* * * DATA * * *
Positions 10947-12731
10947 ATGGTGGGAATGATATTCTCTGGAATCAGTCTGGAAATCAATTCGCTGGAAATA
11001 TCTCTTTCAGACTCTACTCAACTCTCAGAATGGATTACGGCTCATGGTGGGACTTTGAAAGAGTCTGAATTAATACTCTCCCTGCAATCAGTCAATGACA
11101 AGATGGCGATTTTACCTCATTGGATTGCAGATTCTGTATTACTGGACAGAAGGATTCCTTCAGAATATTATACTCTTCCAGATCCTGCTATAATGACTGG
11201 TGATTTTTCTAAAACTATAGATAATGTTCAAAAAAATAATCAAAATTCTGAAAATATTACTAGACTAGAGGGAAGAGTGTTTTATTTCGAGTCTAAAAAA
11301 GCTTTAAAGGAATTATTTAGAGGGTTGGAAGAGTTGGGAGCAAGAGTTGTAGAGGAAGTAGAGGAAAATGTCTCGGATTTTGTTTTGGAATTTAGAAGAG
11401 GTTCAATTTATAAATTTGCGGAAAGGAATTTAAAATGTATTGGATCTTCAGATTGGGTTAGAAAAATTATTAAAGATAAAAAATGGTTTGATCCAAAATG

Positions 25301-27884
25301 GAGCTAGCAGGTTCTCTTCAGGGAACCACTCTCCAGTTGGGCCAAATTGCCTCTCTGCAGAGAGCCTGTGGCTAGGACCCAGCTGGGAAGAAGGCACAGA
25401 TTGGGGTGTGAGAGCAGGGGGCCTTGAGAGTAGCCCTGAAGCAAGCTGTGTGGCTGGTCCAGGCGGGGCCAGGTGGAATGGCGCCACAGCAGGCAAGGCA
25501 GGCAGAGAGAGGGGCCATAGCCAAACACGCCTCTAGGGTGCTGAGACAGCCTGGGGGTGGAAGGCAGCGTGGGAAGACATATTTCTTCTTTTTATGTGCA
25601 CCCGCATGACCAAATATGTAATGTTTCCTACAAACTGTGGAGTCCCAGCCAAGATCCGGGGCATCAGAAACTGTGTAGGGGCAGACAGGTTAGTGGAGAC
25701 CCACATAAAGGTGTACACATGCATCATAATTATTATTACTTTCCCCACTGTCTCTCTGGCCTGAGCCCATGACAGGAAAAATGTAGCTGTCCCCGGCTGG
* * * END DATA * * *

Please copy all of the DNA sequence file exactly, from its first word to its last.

Positions 10947-12731
10947 ATGGTGGGAATGATATTCTCTGGAATCAGTCTGGAAATCAATTCGCTGGAAATA
11001 TCTCTTTCAGACTCTACTCAACTCTCAGAATGGATTACGGCTCATGGTGGGACTTTGAAAGAGTCTGAATTAATACTCTCCCTGCAATCAGTCAATGACA
11101 AGATGGCGATTTTACCTCATTGGATTGCAGATTCTGTATTACTGGACAGAAGGATTCCTTCAGAATATTATACTCTTCCAGATCCTGCTATAATGACTGG
11201 TGATTTTTCTAAAACTATAGATAATGTTCAAAAAAATAATCAAAATTCTGAAAATATTACTAGACTAGAGGGAAGAGTGTTTTATTTCGAGTCTAAAAAA
11301 GCTTTAAAGGAATTATTTAGAGGGTTGGAAGAGTTGGGAGCAAGAGTTGTAGAGGAAGTAGAGGAAAATGTCTCGGATTTTGTTTTGGAATTTAGAAGAG
11401 GTTCAATTTATAAATTTGCGGAAAGGAATTTAAAATGTATTGGATCTTCAGATTGGGTTAGAAAAATTATTAAAGATAAAAAATGGTTTGATCCAAAATG

Positions 25301-27884
25301 GAGCTAGCAGGTTCTCTTCAGGGAACCACTCTCCAGTTGGGCCAAATTGCCTCTCTGCAGAGAGCCTGTGGCTAGGACCCAGCTGGGAAGAAGGCACAGA
25401 TTGGGGTGTGAGAGCAGGGGGCCTTGAGAGTAGCCCTGAAGCAAGCTGTGTGGCTGGTCCAGGCGGGGCCAGGTGGAATGGCGCCACAGCAGGCAAGGCA
25501 GGCAGAGAGAGGGGCCATAGCCAAACACGCCTCTAGGGTGCTGAGACAGCCTGGGGGTGGAAGGCAGCGTGGGAAGACATATTTCTTCTTTTTATGTGCA
25601 CCCGCATGACCAAATATGTAATGTTTCCTACAAACTGTGGAGTCCCAGCCAAGATCCGGGGCATCAGAAACTGTGTAGGGGCAGACAGGTTAGTGGAGAC
25701 CCACATAAAGGTGTACACATGCATCATAATTATTATTACTTTCCCCACTGTCTCTCTGGCCTGAGCCCATGACAGGAAAAATGTAGCTGTCCCCGGCTGG